Publishers Are Still Battling Book Tariffs As Deadlines Loom

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A few types of books are already exempt from the September tariff: Children’s picture books, … [+] coloring books, and drawing books.

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US book publishers are in the midst of a paperwork-powered attempt to avoid tariffs imposed on September 1 by the Trump Administration. Following US trade representative rules, an “exclusion process” opens up a few months after a tariff is imposed — in the case of the September 1 tariff on Chinese imports, that exclusion window lasts from October 31 until January 31.

During this time, publishers must submit requests for their books to be excluded from the tariff.

If the request is granted, publishers receive a refund for the duties they’ve already paid out. And any publishers affected by the December 15 tariff will have a chance to file requests under a second exclusion process in the early months of 2020.

Requests won’t need to be filed on a per-title basis, however: According to an article from Publisher’s Weekly, “If the USTR grants an exclusion for a particular group of titles, that exclusion will apply to all books within the category from any publisher.”

How high are the chances that the publishers’ appeals will land them the exclusions they’re hoping for? Not that high, but the process is still worth an attempt, according to one represetative from Meadows Wye &amp; Co., an international logistics company specializing in the publishing industry.

“&lsqb;I&rsqb;t is worth the time for publishers to apply for exclusions,” Publisher’s Weekly says, reporting on an opinion from Ray Ambriano of Meadows Wye &amp; Co. “Ambriano explained that exclusions were granted for some products on earlier lists, but exclusions have become fewer as the process has rolled on.”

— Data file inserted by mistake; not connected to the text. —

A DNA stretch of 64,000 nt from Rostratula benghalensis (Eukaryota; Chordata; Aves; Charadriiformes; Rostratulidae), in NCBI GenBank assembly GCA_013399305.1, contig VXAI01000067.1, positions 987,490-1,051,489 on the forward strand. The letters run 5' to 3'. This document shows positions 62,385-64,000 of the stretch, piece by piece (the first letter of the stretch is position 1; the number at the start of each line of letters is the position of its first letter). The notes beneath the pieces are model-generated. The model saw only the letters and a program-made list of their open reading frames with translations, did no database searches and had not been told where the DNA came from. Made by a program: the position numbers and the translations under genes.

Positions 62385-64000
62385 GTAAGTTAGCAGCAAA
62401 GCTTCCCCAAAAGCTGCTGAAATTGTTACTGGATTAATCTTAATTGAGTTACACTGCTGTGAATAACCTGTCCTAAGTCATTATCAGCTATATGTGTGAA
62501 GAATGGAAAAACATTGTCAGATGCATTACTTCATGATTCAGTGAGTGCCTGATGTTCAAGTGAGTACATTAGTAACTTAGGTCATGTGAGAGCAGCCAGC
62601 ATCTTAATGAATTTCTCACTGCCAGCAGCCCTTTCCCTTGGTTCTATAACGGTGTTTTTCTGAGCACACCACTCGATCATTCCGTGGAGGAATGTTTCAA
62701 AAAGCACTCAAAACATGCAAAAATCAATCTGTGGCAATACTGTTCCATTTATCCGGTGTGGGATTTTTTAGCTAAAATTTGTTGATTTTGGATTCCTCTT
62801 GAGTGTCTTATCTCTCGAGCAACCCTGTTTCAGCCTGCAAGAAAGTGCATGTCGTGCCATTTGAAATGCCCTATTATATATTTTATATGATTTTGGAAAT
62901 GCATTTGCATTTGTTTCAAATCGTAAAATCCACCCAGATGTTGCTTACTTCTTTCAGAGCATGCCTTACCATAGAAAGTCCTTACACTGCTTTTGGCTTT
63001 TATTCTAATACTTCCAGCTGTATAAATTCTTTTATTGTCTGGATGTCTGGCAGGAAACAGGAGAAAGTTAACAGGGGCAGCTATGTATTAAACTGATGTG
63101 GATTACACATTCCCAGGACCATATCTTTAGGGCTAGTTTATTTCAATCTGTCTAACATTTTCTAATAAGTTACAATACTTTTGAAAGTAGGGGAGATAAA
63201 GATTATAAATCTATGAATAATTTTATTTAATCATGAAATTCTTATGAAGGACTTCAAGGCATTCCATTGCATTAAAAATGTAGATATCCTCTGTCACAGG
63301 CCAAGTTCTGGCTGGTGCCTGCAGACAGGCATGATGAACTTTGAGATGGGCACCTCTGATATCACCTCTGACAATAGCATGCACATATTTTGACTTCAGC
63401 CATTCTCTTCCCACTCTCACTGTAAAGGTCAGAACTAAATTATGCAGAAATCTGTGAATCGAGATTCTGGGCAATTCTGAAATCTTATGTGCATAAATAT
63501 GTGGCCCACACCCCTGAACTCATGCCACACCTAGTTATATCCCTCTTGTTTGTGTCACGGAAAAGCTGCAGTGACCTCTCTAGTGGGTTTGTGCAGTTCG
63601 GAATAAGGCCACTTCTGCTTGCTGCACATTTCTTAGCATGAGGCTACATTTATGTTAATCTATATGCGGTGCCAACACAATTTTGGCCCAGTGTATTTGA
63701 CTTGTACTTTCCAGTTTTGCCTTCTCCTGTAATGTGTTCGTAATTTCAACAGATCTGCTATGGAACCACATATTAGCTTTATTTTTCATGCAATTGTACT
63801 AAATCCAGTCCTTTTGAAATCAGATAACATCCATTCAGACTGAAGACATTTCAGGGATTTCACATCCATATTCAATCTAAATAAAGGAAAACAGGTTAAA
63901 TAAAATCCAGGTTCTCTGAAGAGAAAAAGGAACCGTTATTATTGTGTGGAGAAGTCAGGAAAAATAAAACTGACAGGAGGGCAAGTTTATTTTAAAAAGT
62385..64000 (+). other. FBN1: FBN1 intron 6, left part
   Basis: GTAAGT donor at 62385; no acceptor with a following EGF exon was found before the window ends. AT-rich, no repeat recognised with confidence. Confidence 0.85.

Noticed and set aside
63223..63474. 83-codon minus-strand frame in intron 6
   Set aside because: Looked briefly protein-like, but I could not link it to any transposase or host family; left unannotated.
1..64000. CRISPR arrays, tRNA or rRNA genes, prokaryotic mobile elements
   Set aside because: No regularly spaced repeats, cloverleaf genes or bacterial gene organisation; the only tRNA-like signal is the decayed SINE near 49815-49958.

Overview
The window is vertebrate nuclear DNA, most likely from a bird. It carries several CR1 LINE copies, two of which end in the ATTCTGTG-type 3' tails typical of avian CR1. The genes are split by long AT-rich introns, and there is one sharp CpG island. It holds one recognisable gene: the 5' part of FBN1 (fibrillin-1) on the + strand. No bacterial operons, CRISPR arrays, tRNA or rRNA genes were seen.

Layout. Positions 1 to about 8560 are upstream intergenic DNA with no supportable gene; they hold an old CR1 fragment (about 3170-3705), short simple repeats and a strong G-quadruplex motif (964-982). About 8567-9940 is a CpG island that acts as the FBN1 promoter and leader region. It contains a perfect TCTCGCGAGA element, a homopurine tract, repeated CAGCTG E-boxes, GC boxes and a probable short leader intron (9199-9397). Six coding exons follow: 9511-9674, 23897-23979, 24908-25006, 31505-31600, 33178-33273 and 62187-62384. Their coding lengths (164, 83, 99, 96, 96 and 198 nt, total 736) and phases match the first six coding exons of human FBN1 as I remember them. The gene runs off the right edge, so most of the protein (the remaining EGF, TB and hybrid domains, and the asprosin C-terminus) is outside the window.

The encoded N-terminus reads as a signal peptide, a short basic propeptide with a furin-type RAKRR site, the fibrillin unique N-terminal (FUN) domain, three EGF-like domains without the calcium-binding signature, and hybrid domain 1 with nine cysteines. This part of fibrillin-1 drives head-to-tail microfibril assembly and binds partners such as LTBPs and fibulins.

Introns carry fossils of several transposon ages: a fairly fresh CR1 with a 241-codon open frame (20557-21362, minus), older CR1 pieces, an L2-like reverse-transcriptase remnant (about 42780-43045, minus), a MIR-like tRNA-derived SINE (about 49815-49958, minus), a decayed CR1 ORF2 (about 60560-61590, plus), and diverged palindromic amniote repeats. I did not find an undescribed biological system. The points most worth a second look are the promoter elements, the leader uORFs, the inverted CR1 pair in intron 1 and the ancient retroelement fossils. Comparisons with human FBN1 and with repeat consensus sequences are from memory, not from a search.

A few types of books are already exempt from the September tariff — children’s picture books, coloring books, drawing books — but all other trade books, educational books, and professional books that are printed in China will be impacted.

Publishers can apply for exclusion through a web portal from the U.S. Trade Representative.

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US book publishers are in the midst of a paperwork-powered attempt to avoid tariffs imposed on September 1 by the Trump Administration. Following US trade representative rules, an “exclusion process” opens up a few months after a tariff is imposed — in the case of the September 1 tariff on Chinese imports, that exclusion window lasts from October 31 until January 31.

During this time, publishers must submit requests for their books to be excluded from the tariff.

If the request is granted, publishers receive a refund for the duties they’ve already paid out. And any publishers affected by the December 15 tariff will have a chance to file requests under a second exclusion process in the early months of 2020.

Requests won’t need to be filed on a per-title basis, however: According to an article from Publisher’s Weekly, “If the USTR grants an exclusion for a particular group of titles, that exclusion will apply to all books within the category from any publisher.”

How high are the chances that the publishers’ appeals will land them the exclusions they’re hoping for? Not that high, but the process is still worth an attempt, according to one represetative from Meadows Wye & Co., an international logistics company specializing in the publishing industry.

“[I]t is worth the time for publishers to apply for exclusions,” Publisher’s Weekly says, reporting on an opinion from Ray Ambriano of Meadows Wye & Co. “Ambriano explained that exclusions were granted for some products on earlier lists, but exclusions have become fewer as the process has rolled on.”

A few types of books are already exempt from the September tariff — children’s picture books, coloring books, drawing books — but all other trade books, educational books, and professional books that are printed in China will be impacted.

Publishers can apply for exclusion through a web portal from the U.S. Trade Representative.